A Whole New Mind: Moving from the Information Age to the Conceptual Age by Daniel H. Pink (New York: Riverhead Books, 2005. 288 pp)

An author of 4 books on the changing world of work, Daniel Pink earned his B.A. from Northwestern University and a J.D. from Yale Law School. In 2011, Thinkers50 ranked Pink one of the 50 most influential business thinkers in the world. He lives in Washington, D.C. with his wife and three children.

How Then Shall We Work?

It seems all parents urge their children to earn a marketable degree. Even though evidence exists which confirms the importance of a college degree of any kind helping workers earn more over the average lifespan, parents want a degree to count. Sure you can specialize and succeed, but it is much easier to earn a healthy living with a marketable degree.

Moreover, the current economy stiffens the job market. Those with liberal arts degrees seem to struggle even more in the job search. In reality, it looks like the economy benefits the left-brained thinkers at the expense of the right brainers. For Daniel Pink, such realities must drastically shift if the United States will remain a viable economic option on the world stage.

On the whole, I enjoy Pink’s argument in A Whole New Mind. To a certain extent, his principles serve as the foundation of my line of work.

The Left Brain

It is true that most M.B.A. programs have focused exclusively on left-brained skills. With an M.B.A., you learn the metrics, analysis, and strategies necessary to diagnose the effectiveness of a business. But I believe leadership needs more skills in the toolkit.

Business leaders excel at the rational often by setting aside the emotional. Since design and aesthetics cannot be measured, it’s not worth their time. Pink affirms my belief that such a position is untenable.

The Right Brain

Design matters greatly! The emotional foundations around why a business ought to exist inspire leaders, employees, and customers alike.

Therefore, I find it crucial to influence companies toward a holistic notion of strategy linking left- and right-brained thinking.

A Fatal Flaw

However, I believe A Whole New Mind contains a fatal flaw, a line of reasoning suppurating beneath the surface.

Put simply, Pink assumes the next American business revolution surrounds a shift toward right-brained business. Americans no longer outsource menial jobs; they now outsource left-brained high level work. As such, the only high level jobs left are right-brained.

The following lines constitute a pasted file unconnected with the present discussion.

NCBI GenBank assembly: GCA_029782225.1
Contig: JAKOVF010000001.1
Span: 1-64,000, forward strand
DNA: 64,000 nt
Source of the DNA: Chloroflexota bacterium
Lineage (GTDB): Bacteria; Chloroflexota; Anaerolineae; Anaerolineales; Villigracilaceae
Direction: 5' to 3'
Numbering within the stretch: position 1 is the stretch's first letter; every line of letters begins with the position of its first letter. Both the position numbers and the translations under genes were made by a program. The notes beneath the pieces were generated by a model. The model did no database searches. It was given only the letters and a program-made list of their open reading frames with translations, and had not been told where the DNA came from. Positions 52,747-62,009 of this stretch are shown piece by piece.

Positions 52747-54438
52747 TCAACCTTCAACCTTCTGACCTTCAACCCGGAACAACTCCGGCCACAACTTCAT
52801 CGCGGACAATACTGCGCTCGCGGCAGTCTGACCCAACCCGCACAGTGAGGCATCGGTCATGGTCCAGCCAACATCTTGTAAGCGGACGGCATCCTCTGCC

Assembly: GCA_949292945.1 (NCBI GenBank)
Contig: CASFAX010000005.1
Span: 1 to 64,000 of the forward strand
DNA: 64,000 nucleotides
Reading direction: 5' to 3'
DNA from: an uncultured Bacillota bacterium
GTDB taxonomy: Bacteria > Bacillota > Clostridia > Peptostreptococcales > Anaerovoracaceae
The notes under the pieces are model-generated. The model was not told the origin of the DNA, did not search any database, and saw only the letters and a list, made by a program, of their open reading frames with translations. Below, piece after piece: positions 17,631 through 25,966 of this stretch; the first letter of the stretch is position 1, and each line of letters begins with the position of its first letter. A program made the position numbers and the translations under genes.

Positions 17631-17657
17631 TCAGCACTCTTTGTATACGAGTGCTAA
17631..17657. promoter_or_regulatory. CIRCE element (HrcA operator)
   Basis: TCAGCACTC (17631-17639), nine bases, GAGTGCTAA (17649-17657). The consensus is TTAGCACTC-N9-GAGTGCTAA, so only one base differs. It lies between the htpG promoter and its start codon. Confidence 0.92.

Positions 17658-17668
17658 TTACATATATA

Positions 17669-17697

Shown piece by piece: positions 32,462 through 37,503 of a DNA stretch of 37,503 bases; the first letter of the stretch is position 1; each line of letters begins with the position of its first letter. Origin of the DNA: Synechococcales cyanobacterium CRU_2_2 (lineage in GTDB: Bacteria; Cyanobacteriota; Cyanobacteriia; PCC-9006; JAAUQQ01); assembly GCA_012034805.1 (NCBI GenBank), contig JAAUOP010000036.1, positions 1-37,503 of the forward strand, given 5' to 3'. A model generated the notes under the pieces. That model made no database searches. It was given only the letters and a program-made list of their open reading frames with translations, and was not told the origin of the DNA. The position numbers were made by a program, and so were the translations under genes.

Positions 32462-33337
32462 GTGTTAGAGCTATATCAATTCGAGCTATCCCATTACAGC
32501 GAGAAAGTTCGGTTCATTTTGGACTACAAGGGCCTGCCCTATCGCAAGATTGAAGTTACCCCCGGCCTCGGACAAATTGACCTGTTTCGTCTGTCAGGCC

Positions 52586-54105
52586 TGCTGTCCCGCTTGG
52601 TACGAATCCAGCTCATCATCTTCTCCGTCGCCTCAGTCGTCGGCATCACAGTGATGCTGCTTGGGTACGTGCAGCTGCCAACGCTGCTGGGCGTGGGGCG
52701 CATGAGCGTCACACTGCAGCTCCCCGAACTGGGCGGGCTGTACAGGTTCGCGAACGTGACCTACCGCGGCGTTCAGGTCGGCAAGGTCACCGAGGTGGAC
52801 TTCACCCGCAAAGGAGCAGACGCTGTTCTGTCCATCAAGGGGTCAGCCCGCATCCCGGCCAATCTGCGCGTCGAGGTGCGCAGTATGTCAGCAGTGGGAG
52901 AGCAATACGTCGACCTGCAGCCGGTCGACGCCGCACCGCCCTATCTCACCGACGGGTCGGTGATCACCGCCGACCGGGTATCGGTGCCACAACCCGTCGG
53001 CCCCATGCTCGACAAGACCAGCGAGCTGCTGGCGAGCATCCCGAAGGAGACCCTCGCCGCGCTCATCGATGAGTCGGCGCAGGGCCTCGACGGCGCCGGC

“Mere survival today depends on being able to do something that overseas knowledge workers can’t do cheaper, that powerful computers can’t do faster, and that satisfies one of the nonmaterial, transcendent desires of an abundant age” (31).

But, there is nothing holding back these countries with cheaper labor from providing right-brained jobs. Our nation holds no monopoly on creative thinking. If another nation wanted to offer creative services at a cheaper price, how could the U.S.A. compete? Pink seems to think the outsourcing nations want the left-brained jobs and we have a competitive advantage at right-brained work. Perhaps, this position works for now. But I highly doubt it will remain an uncontested universal truth.

Where to Go from Here?

Yes, our economy is shifting and the potential for liberal arts students and right-brained thinkers is high. But is the solution as simple as urging companies to high right-brained workers? I’m not convinced.

In summary, I enjoyed reading A Whole New Mind. Pink’s arguments bolster my line of work and I appreciate the reinforcement. However, I disagree with Pink’s assertion that right-brained work is an American-centric vision. We don’t have exclusive rights to creativity. If you lean toward right-brained thinking, read this book because it will inspire you. If you lean toward left-brained thinking, read this book because it will stretch. When you read this book, remember to think globally. These principles are universal.

Verdict: 3.5 out of 5

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